Jeffrey Sachs is the latest economist to realise that — gasp! — scheming banks could game the bailout and screw the taxpayers by buying toxic assets from each other.
It’s not just your imagination. It really is everyday that someone trips over themselves to explain just what a scam the Geithner PPIP actually is.
But here’s the thing: that’s a feature, not a bug. The system is meant to be gamed.
Look, the government’s actions all revolve around one overriding strategy: Moving more and more of our private debt to the public ledger. That’s it! There’s nothing more to it. The bet is that the public balance sheet can withstand a lot more leverage before it busts, and that a delevered private sector can return to health.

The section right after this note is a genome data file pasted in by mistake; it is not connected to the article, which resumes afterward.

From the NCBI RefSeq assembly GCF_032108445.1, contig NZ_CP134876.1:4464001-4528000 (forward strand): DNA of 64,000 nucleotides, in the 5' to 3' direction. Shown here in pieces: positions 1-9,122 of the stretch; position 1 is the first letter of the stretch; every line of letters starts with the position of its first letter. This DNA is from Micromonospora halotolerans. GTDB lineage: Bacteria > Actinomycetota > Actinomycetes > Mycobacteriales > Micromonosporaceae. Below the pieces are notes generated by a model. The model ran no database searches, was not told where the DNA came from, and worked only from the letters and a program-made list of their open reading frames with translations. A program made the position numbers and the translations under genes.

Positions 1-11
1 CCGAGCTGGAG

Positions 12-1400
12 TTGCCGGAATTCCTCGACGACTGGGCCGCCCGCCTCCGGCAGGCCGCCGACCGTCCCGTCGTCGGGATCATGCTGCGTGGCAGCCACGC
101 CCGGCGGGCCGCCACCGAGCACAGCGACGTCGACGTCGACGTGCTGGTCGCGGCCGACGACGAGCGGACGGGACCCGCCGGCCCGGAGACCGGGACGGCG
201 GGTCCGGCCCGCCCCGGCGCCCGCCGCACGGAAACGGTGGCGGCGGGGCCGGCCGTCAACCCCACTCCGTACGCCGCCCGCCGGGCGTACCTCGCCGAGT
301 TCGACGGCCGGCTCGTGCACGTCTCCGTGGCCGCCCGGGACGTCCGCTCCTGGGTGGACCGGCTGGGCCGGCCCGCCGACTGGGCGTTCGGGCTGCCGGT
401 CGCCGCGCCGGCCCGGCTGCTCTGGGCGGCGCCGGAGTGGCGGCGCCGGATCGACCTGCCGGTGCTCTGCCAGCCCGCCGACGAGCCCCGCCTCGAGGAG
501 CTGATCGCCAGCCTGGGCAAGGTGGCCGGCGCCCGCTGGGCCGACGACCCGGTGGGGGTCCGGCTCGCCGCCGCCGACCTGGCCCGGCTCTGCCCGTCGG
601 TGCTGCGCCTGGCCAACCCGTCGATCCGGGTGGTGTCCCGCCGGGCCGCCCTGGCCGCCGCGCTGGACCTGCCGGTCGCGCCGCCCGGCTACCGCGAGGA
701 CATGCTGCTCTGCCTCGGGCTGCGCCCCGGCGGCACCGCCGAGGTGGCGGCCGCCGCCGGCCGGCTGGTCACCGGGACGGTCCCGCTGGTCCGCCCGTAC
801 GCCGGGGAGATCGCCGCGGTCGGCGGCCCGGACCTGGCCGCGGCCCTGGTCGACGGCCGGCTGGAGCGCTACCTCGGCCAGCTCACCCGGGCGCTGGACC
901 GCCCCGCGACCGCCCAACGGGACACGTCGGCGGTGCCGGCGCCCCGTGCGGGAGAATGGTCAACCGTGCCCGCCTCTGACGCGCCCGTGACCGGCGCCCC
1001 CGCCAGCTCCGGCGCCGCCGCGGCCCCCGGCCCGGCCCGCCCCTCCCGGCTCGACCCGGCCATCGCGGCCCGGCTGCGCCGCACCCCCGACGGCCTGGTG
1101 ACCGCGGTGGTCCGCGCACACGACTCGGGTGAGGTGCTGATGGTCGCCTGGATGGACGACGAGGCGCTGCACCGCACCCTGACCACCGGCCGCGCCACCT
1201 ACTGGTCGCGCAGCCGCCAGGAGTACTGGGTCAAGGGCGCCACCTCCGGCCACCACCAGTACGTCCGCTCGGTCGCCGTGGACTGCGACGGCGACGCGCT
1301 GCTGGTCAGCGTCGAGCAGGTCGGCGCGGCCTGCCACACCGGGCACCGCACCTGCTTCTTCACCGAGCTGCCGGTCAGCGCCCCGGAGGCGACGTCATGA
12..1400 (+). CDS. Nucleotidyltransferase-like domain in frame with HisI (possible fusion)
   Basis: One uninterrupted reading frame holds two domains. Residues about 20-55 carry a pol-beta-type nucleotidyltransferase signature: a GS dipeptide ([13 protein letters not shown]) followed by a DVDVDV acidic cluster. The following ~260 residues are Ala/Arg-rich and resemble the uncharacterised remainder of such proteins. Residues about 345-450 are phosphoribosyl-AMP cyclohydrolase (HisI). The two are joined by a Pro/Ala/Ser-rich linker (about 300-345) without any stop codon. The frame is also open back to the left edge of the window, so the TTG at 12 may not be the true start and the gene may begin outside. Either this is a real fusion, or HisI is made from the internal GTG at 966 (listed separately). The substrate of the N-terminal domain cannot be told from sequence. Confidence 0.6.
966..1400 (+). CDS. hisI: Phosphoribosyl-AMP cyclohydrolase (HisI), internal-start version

Thus all these bailout efforts are meant to be gamed. If there were no gaming going on, the schemes wouldn’t be living up to their full potential, because that would represent debt staying in the private sector.
Of course this strategy has drawbacks. For one thing, it’s totally dishonest, because it’s not being sold this way. It also is rewarding failure, maintaining a status quo that’s proven to be unsustainable. And what’s more, if Washington is wrong, and the public balance sheet can’t withstand more leverage, the effects could be catastrophic.
But really, for the bailouts to work, the private sector — and, yes that includes homeowners who are figuring out ways to scam the mortgage mods — needs to “game” the system as much as possible.
After the big transfer is done, we just need to default on our Social Security payments and cut military spending and voila, problem solved.
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